Getting the Priorities of Youth Sport Right

by Kristen Dieffenbach, PhD, CC-AASP

The priorities of youth sport have long been out of wack. If you ask parents, many will say they enroll their children in season upon season of adult organized play to teach things like character and sportsmanship. They want to encourage their children to be healthy and well. And above all they want the kids to have fun. And I believe that many parents do want these things. However, these noble gains are often not reflected or even noticeable if we look at what is going on in youth sport. Parents lose sight of the important things as imagined college scholarships (the reality of which is best saved for another post), the status of having a child on the ‘select team’ and the ‘my child is a star’ fantasies take over. By the time the children hit adolescence, a large percentage have dropped out of sport. While some leave sport to do other things, many drop out because it isn’t fun anymore. Worse, many more are ‘forced out’ as the only opportunities for participation become increasingly more selective and elite. And perhaps most concerning, given the obesity/health crisis in our culture, we obviously have failed to instill a love for physical activity because once children and young adults stop playing organized sport, they stop moving.

Despite the high value placed on youth sport participation in our culture- and not always for the right reasons – youth sport coaches are often only volunteers who maybe played the sport at some point. They often have little to no training in the actual coaching of the sport and worse yet, they have no training in the coaching of children and how to teach the fundamentals or foundations of the sport. It is not uncommon to see a youth football practice being run just like the ‘big boy’s’ despite the fact that there is a world of difference in physical ability, mental processing, and even basic knowledge of the game between a 6 year old and a 20 year old. Imagine the outcry if a child’s teacher was hired based only on the fact that he or she could read. Yet most parents know little more about a coach’s credentials other than where he or she played college ball.

Do we want to hope that a coach gets lucky and gets it right? Are a passion for sport and liking kids credentials enough – or is that all about what the adult wants and about what is best for the kids? Are we ok that the person coaching our kids is more interested in a city wide trophy than in the long term health and well being of the kids? Is it ok that coach knows how to throw the long ball or how to read a defensive player on a college court but doesn’t have a clue how to break these things down and teach them appropriately to second graders?

Childhood is a crucial time for skill development and learning.  Physical motor pathways are developed that will last a lifetime, self esteem and a sense of self are built, and personal preferences or dislikes for different activities are founded. A coach plays a crucial role in all of this and proper training for that coach is key. Exactly what that training should be is an important question that needs to be explored. In many other countries, the most highly trained coaches are those who work with the youngest athletes to ensure a safe and healthy foundation. This approach helps foster talent as it develops AND ensures that those less endowed with genetic gifts (which often takes years upon years to really manifest) still have a healthy foundation in being active.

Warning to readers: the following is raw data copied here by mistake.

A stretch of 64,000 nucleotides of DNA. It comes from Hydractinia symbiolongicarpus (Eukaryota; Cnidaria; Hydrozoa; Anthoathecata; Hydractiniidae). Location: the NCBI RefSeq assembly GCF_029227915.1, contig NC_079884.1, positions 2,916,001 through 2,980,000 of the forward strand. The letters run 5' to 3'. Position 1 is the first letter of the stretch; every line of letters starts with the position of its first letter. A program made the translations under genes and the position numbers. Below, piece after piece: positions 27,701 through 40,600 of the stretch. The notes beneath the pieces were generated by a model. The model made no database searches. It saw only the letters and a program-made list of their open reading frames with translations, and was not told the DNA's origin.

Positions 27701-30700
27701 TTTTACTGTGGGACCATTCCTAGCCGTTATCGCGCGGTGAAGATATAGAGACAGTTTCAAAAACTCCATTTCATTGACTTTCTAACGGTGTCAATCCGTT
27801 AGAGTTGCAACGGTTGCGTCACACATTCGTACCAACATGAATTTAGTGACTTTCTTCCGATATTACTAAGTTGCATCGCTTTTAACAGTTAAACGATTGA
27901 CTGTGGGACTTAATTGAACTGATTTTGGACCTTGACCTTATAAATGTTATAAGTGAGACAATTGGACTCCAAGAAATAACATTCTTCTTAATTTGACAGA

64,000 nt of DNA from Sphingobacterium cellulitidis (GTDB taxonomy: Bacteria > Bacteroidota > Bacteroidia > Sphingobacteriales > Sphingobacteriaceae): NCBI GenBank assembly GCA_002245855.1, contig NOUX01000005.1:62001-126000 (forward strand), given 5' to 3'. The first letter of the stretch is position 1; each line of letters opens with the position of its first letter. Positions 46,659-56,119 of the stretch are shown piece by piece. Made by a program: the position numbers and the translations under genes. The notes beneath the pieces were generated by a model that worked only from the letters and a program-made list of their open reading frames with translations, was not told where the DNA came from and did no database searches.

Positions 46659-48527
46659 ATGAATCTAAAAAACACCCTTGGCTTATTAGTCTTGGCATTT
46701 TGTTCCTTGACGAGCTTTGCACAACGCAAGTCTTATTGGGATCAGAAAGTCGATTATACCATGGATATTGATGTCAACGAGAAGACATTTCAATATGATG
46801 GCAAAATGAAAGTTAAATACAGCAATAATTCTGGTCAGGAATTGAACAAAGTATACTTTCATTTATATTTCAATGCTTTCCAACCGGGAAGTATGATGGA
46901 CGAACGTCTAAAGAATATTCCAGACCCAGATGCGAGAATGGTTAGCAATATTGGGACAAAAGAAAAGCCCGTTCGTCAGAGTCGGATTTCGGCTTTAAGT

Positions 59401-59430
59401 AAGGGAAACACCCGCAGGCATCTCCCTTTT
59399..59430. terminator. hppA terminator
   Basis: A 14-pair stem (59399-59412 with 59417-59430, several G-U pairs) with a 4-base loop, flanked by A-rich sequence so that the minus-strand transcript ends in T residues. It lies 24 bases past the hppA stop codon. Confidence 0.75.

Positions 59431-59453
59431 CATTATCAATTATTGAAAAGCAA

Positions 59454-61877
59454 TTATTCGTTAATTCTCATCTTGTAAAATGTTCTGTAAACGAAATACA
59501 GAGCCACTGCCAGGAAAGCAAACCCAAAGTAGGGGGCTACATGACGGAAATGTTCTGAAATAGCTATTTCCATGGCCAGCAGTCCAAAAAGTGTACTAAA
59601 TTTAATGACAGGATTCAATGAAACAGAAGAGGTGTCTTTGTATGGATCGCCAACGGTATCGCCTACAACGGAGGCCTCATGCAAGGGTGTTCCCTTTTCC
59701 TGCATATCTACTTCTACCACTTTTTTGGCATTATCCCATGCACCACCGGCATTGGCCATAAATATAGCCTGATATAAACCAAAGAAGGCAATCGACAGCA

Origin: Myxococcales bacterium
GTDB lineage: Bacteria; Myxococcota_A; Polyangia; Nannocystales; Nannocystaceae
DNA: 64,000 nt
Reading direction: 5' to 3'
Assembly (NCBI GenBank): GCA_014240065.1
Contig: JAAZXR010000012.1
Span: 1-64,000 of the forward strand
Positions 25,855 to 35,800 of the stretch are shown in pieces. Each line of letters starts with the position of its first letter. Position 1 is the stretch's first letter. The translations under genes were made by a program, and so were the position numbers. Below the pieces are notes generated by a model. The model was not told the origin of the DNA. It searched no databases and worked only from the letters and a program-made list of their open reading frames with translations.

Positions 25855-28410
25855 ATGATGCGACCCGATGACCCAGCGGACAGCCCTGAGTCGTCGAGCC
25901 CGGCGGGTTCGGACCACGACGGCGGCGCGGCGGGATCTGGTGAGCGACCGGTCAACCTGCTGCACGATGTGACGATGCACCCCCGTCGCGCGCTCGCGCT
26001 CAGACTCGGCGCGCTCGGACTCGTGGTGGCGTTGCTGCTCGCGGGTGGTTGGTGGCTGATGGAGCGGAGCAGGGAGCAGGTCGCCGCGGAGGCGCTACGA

In a very positive step forward, the Obama administration has announced the creation of a White House Office of Olympic, Paralympic and Youth Sport.

(June 16, 2009 – http://www.whitehouse.gov/the_press_office/President-Obama-Announces-New-White-House-Office-of-Olympic-Paralympic-and-Youth-Sport/).
No, this isn’t an immediate fix or a guaranteed solution. It is the creation of a dedicated effort to help better understand the needs and parameters of youth sport and make recommendations based on solid research. And it is an important opportunity for the start of an essential discussion – one that is long overdue. How do we make youth sport truly about the youth, both for their long term well being and to enhance the overall health of our population?
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Kristen Dieffenbach, Ph.D., CC AASP #193
WVU – College of Physical Activity and Sport Sciences
Assistant Professor – Athletic Coaching Education

2 thoughts on “Getting the Priorities of Youth Sport Right

  • July 1, 2009 at 6:52 am
    Permalink

    Good article.
    Just because someone knows or has played the game is no guarantee they can teach it and coach it well. It is all about priorities and understanding your constraints and end goal. Many youth football coaches dont understand that. As to character, most want to teach it, but 98% of them have NO game plan to teach it.

    Reply
    • July 1, 2009 at 4:50 pm
      Permalink

      Thanks Dave,
      There is a lot of research happening on this topic – and one of the guys that is conducting that recently did a Podcast interview for us. Check out the piece on Soccer parents posted in early June. USA Football has sponsored some follow-up research. You’ll be able to read it here soon.

      Reply

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